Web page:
State Representative Richard Smith Discusses State Budget Impasse
September 13, 2017
5th Annual New Fairfield Day THIS Saturday, Sept. 16, 11am – 2pm
September 14, 2017

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NEW FAIRFIELD – The Board of Finance held a special meeting August 30 to determine next steps to take should the state legislature approve a budget that cuts aid to New Fairfield by the full $4.5 million listed in the Governor’s proposed budget.

Earlier this year, New Fairfield’s boards of Finance, Education, and Selectmen had to make some hard decisions in formulating the 2017-18 fiscal year town and school budgets. This forced the Board of Finance to request bare bones, zero growth budgets from both the Board of Selectmen and the Board of Education which meant a 3.99% tax increase to residents. Both boards complied and both budgets were presented and voted for by residents.

Even so, the pared down budgets only accounted for a roughly $2.5 million cut in State aid. The prevailing thought at the time was that only half the Governor’s proposed cuts would materialize. The State has been without a budget since the previous fiscal year ended on June 30. With the legislature set to begin its fall session September 14, the Board met to determine what contingency plan, if any, it should consider.

Randy Collins of the Connecticut Conference of Municipalities (CCM) spoke. He stated that the CCM has been fighting elements of the Governor’s budget, noting that the Governor’s philosophy has been to make the “rich towns” in the state pay more. According to Mr. Collins, 85 of the 169 Connecticut towns, including New Fairfield and Sherman, would lose all educational funding.

BOF Chair Wes Marsh asked Mr. Collins what other towns are doing to prepare for the possibility of a complete loss in funding. Mr. Collins replied that other towns are instituting or planning to institute spending freezes and hiring freezes through attrition and/or layoffs until a State budget gets passed. Some towns are also considering issuing supplemental tax bills. Mr. Collins noted that towns could also begin dipping into reserve funds, although that would be more of a one-time fix for the current fiscal year and would leave towns with devastated reserve funds.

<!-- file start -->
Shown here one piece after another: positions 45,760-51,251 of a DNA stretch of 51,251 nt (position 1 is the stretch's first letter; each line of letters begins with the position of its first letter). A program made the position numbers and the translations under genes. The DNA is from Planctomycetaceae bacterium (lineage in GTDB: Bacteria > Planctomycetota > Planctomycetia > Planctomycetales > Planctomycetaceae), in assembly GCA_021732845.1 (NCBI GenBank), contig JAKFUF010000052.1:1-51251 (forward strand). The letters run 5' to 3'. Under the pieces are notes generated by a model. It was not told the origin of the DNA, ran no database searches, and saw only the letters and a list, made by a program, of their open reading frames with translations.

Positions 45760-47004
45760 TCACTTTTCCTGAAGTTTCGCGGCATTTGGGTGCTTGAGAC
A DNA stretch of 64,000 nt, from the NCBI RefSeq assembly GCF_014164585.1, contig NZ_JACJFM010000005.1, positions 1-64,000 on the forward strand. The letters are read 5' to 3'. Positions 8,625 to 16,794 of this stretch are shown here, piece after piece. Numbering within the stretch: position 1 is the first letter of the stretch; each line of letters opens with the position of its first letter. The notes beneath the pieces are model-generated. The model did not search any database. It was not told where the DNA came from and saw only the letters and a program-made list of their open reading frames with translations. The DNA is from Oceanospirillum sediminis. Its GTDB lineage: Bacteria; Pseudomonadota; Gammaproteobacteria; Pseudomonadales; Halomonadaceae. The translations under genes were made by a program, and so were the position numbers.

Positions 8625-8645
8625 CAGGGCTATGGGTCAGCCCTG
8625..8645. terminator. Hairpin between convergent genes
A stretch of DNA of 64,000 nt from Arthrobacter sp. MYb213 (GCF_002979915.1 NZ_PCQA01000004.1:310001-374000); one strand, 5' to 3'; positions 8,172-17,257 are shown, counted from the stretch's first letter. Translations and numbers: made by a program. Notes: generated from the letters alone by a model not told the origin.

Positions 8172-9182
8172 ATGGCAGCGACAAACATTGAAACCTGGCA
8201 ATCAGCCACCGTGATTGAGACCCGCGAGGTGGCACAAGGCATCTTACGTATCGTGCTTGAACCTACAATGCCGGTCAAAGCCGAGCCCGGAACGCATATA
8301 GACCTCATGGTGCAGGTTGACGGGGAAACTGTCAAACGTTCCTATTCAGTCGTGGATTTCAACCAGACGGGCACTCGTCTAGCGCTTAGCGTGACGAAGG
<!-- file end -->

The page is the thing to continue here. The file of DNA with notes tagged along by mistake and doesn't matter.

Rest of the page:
Chairman Marsh said that he was looking at seven areas to find savings or additional funds; freezes, budget line item deletions, Cap & Non project delays, identify additional revenue sources, unassigned fund balance, the Medical Fund funds, and a supplemental tax bill. He noted that if the full cuts as proposed in the Governor’s budget are approved, then the Town would have to come up with another $2 million or so in cost savings and/or additional revenue to cover the shortfall.

Discussion followed on the best way to go about doing this. First Selectman Susan Chapman addressed the Board stating that the Board of Selectmen would be open to looking for cost savings. She stated that as of now the Town did not have any open positions, but that the BOS could look at its budget to see what additional savings could be attained.

Board of Education Vice-Chair Dr. Amy Tozzo also addressed the Board saying that, while the BOE had not met to discuss contingencies this summer, she herself has been thinking of possible contingencies and she felt sure the other board members had as well. She said she was sure it would be on the agenda for discussion at the BOE’s September 6 meeting.

Selectman Kim Hanson asked the  Board to   consider   the   timeline,   namely  what would the “drop dead” date be to take action if the legislature does not pass a budget. He noted that any drawdown of the Cap & Non fund would require a town vote, and it would take time to prepare for that.

Board member Rick Salem suggested a contingency plan as a starting point. He suggested using $1 million from either/or the medical or unfunded reserve funds and $1 million in supplemental tax increase and the balance from reduced budgets of the two boards.

Board member John Hodge said he felt taking from the fund balances was not a good idea and should be a last resort after reviewing both budgets to see if any savings can be found. He noted taking funds from the fund balances would be a one-time fix that would not account for loss of State funding in future years.

Mr. Marsh said that a supplemental tax bill would cost the Town $15,000 to $20,000. He noted that, according to Google, the median home value is $350,000 in New Fairfield, and 70% of that would be $245,000 that you’re taxing. “Our supplemental tax bill if you’re going after a million dollars means that someone with that size house will get an additional tax bill of $154.35.”

He noted some negatives with a supplemental tax bill were that the collection rate would be lower and that a supplemental tax bill could negatively affect next year’s budget vote.

In addressing the timeline issue, Mr. Hodge said that the Board would have to make some decisions by the end of September as it would be 90 days into the fiscal year and whatever cuts would have to be made or freezes put in place would have to be done over nine months rather than 12. He was in favor of having the boards propose contingency plans and see what they come back with.

Finance Director Ed Sbordone noted that there would be a roughly $600,000 budget surplus from the previous fiscal year. Several members of the board noted that the surplus would be the first item applied to the contingency.

A motion was made to request the Board of Selectmen to identify $300,000 in savings from its budget and the Board of Education to identify $800,000 in savings from its budget and report their contingency plans to the BOF by its September 20 meeting. The roughly $300,000 to $500,000 remaining would be covered from the general fund and/or medical fund with the stipulation that whatever is removed from those funds would be restored in the 2018-2019 fiscal year budget.

By Greg Slomba